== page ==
Brin, whose mother had Parkinson’s disease, is also at high risk for this disease. Page suffers from a rare nerve disease that affects his voice by restricting movement of his vocal chords, noted the LA Times story.
While analysts caution investors to view Calico with skepticism, according to the LA Times article, the start-up’s heavy-weight, high-tech backers and scientific team are invested—both financially and emotionally—in their goal of overcoming human mortality. This is an idea that has long been a Silicon Valley obsession.
The Genius Driving Calico’s Anti-aging Goal
Page told Time Magazine in a story about Calico that, like Google, Calico’s approach will be unconventional. He is relying on Levinson’s genius to carry this off. Levinson, also a founding investor in Calico, is the former CEO of Genetech, Inc.. He is currently Chairman of the Board at both Apple, Inc., and Genetech, as well as a member of Google’s board of directors.
Even David Brailer, M.D., weighed in on the goal of defeating aging. He is CEO of Health Evolution Partners, a private equity firm that invests in the healthcare industry. Brailer told the LA Times, “Extending life is about as high as it gets on the human scale. It’s obviously a profoundly an important goal. It’s one of those things that is close to impossible, but you have got have got the right guy to tackle it,” he observed. “This is about Art [Levinson], about his ability to convene the right people to focus on an agenda that is realistic and bring a very pragmatic approach… I am intrigued by it and can’t wait to hear more.”
Assembling Accomplished Scientists
Levinson’s scientific team, noted an article published by nextbigfuture.com, includes a number of the most accomplished scientists in the fields of medicine, drug development, molecular biology and genetics.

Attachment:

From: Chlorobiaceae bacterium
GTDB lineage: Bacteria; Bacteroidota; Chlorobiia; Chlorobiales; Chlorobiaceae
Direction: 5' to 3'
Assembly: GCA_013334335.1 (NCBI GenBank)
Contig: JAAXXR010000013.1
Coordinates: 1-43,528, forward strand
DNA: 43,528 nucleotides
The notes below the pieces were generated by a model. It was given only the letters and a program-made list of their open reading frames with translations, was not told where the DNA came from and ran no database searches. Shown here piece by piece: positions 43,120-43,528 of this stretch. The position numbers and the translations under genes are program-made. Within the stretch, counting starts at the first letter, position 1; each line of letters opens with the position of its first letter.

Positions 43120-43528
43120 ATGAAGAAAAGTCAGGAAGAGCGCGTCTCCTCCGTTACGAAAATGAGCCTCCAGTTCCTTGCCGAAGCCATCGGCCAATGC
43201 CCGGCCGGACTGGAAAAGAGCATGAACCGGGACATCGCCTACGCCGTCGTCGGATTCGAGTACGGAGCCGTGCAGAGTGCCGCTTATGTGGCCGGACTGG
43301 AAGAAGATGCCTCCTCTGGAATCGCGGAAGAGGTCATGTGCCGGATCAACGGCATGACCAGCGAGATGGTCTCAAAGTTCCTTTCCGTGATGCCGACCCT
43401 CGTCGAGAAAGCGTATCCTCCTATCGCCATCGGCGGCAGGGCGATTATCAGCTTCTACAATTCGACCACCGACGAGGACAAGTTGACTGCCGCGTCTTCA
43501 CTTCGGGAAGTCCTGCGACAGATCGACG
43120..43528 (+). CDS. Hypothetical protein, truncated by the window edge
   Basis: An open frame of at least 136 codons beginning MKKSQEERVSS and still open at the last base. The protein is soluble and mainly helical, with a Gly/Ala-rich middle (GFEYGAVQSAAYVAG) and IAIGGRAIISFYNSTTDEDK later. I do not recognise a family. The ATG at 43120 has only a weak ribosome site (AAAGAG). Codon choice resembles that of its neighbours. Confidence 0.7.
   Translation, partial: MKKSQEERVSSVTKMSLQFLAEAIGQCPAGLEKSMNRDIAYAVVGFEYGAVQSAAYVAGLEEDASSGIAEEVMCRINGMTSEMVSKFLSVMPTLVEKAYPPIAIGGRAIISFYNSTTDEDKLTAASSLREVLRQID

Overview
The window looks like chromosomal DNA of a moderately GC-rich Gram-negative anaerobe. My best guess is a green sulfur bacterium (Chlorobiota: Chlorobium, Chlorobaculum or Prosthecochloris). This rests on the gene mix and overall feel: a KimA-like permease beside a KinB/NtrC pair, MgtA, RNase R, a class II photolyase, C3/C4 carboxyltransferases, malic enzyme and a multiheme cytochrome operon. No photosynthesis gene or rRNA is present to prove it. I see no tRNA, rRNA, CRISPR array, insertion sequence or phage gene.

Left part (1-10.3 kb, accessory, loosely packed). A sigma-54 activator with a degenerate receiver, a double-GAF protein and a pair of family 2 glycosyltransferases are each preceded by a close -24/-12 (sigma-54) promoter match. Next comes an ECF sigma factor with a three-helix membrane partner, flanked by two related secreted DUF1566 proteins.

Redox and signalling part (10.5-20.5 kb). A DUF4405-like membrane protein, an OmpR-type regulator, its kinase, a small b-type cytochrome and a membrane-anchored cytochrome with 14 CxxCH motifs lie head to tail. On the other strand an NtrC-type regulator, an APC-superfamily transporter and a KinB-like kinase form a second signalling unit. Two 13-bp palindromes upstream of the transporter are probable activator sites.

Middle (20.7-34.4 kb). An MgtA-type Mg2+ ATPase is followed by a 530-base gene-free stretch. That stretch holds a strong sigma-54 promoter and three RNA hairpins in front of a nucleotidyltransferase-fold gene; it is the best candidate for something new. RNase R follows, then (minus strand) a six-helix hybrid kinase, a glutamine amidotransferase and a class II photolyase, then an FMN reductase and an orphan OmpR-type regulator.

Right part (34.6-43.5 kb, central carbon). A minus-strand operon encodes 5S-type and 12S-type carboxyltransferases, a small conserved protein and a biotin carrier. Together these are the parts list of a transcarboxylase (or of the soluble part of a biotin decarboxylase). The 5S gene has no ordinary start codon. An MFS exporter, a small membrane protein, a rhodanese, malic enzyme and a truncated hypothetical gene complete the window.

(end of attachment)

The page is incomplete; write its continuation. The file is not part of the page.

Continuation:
Hal V. Barron, M.D., former Executive Vice President of Global Product Development and Chief Medical Officer at Hoffman-LaRoche, will serve as Calico’s President of Research and Development.
Cynthia Kenyon, Ph.D., one of the world’s foremost authorities on molecular biology and the genetics of aging and life extension, will serve as Calico’s as Senior Scientific Advisor. A UCSF American Cancer Society Professor and former President of the Genetics Society of America, her pioneering discovery of a single-gene mutation that could double the lifespan of healthy, C. Elegans roundworms sparked an intensive study of the molecular biology of aging, noted a report published by nextbigfuture.com.
Creating All-Star Scientific Research Teams
At a minimum, Calico represents a developing trend in healthcare research because it is engaging a variety of world-class scientists to participate at the board and executive levels. In that respect, it can be compared to the all-star teams assembled in professional sports. Furthermore, pathologists and clinical laboratory managers can expect competition in this space. In recent weeks, J. Craig Venter, Ph.D., has disclosed his plans to study human aging and has organized a new company, Human Longevity, Inc., to pursue this goal.
—By Patricia Kirk